Local veteran calling for support all year round

An image of handkerchiefs in a display cabinet. CREDIT: KATE OTTERBEIN
Handkerchiefs handsewn for veterans at war from those thinking about them.

A local veteran is speaking out about the impact sending letters to retired veterans can have — beyond just Valentine’s Day or Remembrance Day.

“I think mentally, Canadians have a tendency to try to prioritize veterans with Nov. 11,” said Reverend Troy Dingwell, chaplain for London’s Victory Branch Legion. “Once that’s all over with the two minutes of silence, then they go on with their day. The veterans’ lives still continue, the loneliness that they share, the hurt, the pain they have.”

When a veteran receives a card, Dingwell said it shows someone is thinking about them and cares.

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“I visit many veterans in Parkwood and many of them have no families. They have nobody. So receiving a card would be extremely helpful psychologically.”

Valentines for Veterans is a long running program in London. It gives Londoners the chance to connect with veterans on the occasion of Feb. 14, but beyond that, it can be extremely impactful to have a lasting relationship with them via letters, emails, or any other forms of communication.

“I’m sure that the possibility and the opportunity is there that if people wanted to take some time to go to Parkwood and if there’s a veteran you get the name from the local legion, I’m sure that they could help that individual go and just pay a visit.”

Whether you meet a veteran face to face or not, Dingwell said there will still be a lasting relationship and connection.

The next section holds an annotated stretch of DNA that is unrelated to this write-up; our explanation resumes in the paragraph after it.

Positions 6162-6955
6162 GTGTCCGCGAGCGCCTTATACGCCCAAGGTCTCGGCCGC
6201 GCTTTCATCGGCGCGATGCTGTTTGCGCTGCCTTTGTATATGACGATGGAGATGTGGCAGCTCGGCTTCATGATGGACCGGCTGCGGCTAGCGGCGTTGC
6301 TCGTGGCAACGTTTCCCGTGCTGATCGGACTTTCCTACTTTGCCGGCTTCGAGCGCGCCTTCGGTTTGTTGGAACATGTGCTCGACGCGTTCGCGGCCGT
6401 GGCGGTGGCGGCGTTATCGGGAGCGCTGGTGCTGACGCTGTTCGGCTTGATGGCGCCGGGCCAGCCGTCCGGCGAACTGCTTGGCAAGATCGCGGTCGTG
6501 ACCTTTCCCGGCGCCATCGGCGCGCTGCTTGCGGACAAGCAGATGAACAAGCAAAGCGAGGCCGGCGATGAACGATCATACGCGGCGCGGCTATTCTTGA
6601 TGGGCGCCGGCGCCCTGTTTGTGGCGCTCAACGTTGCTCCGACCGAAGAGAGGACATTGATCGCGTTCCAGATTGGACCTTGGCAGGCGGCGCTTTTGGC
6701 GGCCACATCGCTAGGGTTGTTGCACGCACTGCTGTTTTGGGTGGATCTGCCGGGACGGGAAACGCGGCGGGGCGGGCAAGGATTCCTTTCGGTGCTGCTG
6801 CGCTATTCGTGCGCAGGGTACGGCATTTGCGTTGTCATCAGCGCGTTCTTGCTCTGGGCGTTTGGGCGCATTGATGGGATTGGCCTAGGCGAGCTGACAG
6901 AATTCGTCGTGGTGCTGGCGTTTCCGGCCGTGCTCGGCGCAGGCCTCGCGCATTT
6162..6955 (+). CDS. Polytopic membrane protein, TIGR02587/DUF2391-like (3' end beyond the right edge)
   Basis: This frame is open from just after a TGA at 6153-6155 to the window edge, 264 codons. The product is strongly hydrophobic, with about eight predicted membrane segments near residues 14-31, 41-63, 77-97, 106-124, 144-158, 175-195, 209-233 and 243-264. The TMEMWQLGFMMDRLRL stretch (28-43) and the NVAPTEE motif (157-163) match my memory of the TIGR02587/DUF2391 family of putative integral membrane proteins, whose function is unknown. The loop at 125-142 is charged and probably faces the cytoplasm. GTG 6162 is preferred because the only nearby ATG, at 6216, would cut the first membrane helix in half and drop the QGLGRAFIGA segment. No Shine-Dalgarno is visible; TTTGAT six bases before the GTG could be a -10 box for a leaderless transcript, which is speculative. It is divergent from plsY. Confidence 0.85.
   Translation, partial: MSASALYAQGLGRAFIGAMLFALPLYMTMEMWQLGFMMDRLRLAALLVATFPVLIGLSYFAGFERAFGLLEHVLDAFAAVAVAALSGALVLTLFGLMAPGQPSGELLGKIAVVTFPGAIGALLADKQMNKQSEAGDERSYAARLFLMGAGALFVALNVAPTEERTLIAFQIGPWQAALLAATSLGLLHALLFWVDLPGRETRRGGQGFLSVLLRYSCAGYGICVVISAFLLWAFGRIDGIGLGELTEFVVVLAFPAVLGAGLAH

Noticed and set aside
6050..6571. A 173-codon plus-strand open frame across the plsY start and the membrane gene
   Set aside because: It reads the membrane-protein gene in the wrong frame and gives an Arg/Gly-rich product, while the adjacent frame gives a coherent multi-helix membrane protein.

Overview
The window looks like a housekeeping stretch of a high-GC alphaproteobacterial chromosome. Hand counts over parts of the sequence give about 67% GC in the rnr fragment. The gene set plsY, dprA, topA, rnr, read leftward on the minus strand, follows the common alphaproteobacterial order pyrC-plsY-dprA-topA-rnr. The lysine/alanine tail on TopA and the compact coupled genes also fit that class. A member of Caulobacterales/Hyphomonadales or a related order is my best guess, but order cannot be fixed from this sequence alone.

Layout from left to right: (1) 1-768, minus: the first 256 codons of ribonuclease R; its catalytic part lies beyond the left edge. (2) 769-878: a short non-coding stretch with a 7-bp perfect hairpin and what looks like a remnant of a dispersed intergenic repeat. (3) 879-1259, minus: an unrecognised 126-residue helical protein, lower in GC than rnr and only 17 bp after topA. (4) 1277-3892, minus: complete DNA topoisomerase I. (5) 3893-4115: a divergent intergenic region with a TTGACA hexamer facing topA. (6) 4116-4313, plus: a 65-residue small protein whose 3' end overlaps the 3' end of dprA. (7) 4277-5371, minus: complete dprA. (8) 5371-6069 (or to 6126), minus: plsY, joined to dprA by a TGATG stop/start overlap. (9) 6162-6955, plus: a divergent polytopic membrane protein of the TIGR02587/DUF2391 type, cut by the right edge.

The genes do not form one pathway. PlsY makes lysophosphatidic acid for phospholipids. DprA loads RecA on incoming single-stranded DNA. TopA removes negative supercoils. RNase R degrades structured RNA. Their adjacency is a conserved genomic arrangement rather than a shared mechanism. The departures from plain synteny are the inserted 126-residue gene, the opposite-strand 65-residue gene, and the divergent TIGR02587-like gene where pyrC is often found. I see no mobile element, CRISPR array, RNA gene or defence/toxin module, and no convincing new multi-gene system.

A study was done in San Diego on this topic, called Caring Cards. It was based around veterans making and sending cards to other veterans earlier in and still struggling in their mental health journey and recovery.

“The group was really fun, super unstructured,” said Blaire Ehret, clinical psychologist and former staff psychologist at Veterans Affairs San Diego. “They would listen to music, bring snacks, and it was super different than any other therapy group we had at the clinic so it became pretty popular.”

Through this group, some connections were made between those making the cards and those receiving them, a lot of whom were leaving an inpatient stay after suicidal thoughts or attempts.

“I think at the end of the day, veteran or non-veteran, we want to feel a connection to other people,” said Ehret. “A big force of what drives if we’re talking about suicide in particular, is not feeling connected to other people or feeling that you’re a burden.”

Ehret said the connection of veteran to veteran is so special because they truly understand what the other has been through. But that doesn’t make cards from a non-veteran any less special.

“I remember this one card had a sun on it with sunglasses on it and the person said that, ‘I have this on my fridge and it actually helps me get out of bed each day and makes me feel like I need to get moving and in the sun.”

Each person responds differently to cards, whether it be from an image or the words. But the study found that more people than not had very positive feedback and effects from these cards.

If you’re wanting to send cards to a local veteran, contact your local legion. There are many people at the legion who will be able to put you in contact with veterans and help you make a positive impact on their lives.